Rangers Sign Jacob deGrom To Five-Year Contract

The Rangers announced they’ve signed Jacob deGrom to a five-year deal. It’s a $185MM guarantee, reports Jeff Passan of ESPN (Twitter link). The deal includes a full no-trade clause and a conditional option for the 2028 campaign that could take its total value to $222MM, according to Passan.

It’s the biggest move of the offseason to date and the latest massive free agent strike out of Arlington. The Rangers committed more than a half-billion dollars to the trio of Corey SeagerMarcus Semien and Jon Gray last winter. That was designed to lay the foundation for a full-fledged return to contention in 2023. The Rangers didn’t see their desired steps forward from a win-loss perspective in 2022, largely because of a lackluster rotation behind Gray and Martín Pérez. Texas has suggested they were prepared to attack the top of the market to fortify the biggest weak point on the roster. They’ve done so with a shocking five-year deal for arguably the sport’s best pitcher.

deGrom is one of the most accomplished arms of his generation. While he fell to the ninth round of the 2010 draft and didn’t reach the majors until just shy of his 26th birthday in 2014, he immediately cemented himself as one of the game’s top pitchers. deGrom worked to a 2.69 ERA in his first 22 starts to secure the NL Rookie of the Year award and kick off a career as one of the league’s top hurlers.

The righty posted an ERA between 2.54 and 3.53 in each of the next three seasons, twice receiving down-ballot MVP support. Already a borderline ace, he took his game to new heights in 2018. deGrom twirled 217 innings with an MLB-best 1.70 ERA to secure his first Cy Young. The Mets inked him to a 120.5MM extension after that season. He followed up by repeating as the Senior Circuit’s best pitcher, claiming a second Cy Young with a 2.43 mark over 204 innings. He had another dominant season in the abbreviated 2020 campaign, and got off to one of the greatest first halves in history in ’21.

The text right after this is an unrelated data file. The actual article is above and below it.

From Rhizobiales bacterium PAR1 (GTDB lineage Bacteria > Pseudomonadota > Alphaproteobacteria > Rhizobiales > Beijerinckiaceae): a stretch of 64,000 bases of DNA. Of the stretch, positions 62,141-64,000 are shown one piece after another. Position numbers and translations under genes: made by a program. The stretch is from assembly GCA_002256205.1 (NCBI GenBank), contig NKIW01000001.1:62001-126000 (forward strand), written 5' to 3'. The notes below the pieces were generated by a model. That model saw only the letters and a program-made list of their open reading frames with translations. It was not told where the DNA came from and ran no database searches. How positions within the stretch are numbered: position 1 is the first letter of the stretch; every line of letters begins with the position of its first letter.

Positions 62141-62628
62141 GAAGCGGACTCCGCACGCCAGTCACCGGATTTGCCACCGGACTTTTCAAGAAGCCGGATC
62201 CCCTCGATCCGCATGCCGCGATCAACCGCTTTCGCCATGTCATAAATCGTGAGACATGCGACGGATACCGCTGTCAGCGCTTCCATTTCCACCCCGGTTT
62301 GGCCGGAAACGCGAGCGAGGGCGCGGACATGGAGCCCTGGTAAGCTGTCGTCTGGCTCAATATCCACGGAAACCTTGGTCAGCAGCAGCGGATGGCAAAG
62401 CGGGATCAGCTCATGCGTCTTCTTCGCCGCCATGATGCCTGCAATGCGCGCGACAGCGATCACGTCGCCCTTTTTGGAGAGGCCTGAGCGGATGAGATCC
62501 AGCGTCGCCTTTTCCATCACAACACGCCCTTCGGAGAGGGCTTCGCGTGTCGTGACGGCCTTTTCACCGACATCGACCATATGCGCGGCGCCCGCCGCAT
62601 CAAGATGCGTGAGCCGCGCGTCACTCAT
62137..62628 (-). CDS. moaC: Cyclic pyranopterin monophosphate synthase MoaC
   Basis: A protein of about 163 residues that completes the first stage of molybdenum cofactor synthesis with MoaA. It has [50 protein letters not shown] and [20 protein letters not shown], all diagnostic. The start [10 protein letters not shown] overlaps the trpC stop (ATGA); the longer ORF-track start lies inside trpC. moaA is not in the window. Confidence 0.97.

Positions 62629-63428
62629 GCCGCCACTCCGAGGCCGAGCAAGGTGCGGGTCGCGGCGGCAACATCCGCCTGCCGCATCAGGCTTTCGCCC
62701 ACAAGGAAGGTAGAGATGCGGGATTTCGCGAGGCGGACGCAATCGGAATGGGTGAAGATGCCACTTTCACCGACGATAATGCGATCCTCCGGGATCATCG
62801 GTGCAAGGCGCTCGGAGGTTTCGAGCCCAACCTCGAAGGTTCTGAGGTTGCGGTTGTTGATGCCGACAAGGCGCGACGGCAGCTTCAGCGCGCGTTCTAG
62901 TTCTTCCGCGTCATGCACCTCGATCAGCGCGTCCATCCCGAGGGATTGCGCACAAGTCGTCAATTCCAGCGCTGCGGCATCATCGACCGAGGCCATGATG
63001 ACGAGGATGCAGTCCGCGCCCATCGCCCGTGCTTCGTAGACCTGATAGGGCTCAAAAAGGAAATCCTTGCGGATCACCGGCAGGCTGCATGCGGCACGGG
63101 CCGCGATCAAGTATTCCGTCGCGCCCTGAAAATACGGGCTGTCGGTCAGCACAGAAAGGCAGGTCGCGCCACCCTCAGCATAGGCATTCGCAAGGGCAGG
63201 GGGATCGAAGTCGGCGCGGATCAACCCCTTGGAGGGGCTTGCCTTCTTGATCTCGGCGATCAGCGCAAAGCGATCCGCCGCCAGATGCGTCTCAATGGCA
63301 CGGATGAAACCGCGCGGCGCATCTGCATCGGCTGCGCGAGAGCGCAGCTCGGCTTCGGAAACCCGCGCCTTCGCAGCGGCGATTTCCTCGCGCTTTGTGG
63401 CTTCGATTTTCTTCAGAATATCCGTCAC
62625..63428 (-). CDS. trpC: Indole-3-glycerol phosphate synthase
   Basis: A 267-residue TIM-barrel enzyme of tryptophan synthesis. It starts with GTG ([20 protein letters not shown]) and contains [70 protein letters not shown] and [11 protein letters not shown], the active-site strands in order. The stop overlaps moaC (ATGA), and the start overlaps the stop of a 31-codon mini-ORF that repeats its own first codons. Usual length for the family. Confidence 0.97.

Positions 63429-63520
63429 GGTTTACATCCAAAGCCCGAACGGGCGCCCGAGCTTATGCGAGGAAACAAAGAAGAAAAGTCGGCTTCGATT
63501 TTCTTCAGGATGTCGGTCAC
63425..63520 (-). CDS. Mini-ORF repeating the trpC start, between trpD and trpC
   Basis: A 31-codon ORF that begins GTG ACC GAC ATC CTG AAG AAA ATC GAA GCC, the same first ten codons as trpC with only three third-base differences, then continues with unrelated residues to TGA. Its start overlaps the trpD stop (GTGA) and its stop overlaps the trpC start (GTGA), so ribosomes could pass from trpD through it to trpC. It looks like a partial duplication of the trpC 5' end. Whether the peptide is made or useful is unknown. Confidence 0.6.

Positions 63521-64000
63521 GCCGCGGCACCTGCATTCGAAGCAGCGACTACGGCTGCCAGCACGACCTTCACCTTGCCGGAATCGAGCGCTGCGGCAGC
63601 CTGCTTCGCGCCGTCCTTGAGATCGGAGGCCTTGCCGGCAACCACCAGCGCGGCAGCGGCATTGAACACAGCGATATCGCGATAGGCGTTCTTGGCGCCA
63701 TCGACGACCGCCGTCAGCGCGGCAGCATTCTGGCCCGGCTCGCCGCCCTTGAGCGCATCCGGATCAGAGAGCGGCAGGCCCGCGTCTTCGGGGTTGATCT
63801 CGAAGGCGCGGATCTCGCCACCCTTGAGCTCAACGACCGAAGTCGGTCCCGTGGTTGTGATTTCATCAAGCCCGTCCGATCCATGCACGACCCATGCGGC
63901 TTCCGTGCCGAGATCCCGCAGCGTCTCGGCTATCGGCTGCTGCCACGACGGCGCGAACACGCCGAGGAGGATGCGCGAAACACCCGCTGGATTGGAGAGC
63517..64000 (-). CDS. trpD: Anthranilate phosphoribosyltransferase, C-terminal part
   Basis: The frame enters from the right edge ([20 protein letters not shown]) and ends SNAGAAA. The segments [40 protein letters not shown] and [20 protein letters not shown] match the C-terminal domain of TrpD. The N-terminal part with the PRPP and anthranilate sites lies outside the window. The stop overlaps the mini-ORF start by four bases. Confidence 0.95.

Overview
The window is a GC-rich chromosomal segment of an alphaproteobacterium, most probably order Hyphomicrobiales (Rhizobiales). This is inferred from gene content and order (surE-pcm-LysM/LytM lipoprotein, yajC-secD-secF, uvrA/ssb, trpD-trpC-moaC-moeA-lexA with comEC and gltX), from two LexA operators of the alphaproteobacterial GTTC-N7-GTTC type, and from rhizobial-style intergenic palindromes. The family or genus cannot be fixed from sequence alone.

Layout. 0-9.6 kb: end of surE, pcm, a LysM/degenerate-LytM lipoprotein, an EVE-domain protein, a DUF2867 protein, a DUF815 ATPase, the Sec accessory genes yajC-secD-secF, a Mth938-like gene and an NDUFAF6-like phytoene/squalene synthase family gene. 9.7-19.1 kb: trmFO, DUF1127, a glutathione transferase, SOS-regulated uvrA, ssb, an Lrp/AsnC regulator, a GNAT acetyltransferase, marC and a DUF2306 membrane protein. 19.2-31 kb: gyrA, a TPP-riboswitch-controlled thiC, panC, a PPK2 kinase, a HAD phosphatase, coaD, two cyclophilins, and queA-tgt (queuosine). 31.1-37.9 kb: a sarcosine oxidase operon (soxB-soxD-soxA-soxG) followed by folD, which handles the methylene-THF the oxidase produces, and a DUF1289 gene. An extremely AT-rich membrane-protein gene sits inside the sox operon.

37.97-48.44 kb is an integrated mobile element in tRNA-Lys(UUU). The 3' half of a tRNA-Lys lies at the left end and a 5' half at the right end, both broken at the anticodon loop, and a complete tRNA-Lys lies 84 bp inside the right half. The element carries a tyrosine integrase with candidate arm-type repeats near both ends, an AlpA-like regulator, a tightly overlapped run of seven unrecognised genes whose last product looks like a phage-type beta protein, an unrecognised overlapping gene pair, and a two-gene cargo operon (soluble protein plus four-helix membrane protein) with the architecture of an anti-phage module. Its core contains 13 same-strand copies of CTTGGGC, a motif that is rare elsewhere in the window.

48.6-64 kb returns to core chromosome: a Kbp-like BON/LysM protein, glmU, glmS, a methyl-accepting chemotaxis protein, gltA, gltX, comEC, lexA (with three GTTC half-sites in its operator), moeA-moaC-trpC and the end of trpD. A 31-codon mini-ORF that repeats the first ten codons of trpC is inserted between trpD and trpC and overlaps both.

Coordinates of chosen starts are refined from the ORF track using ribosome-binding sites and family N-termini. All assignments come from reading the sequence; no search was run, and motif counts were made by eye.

Through his first 15 starts that year, the four-time All-Star posted a microscopic 1.08 ERA while striking out an incredible 45.1% of opposing hitters. He was nagged by some minor health issues throughout the first few months, and that culminated in an injured list for forearm tightness right around the All-Star Break. While that wasn’t initially expected to lead to an extended absence, deGrom would wind up missing the remainder of the season. That September, New York president Sandy Alderson said deGrom had been dealing with a low-grade tear in his UCL, an eyebrow-raising assertion considering the right-hander had undergone Tommy John surgery before making his MLB debut. The pitcher refuted that, calling his ligament “perfectly fine.”

More to come.

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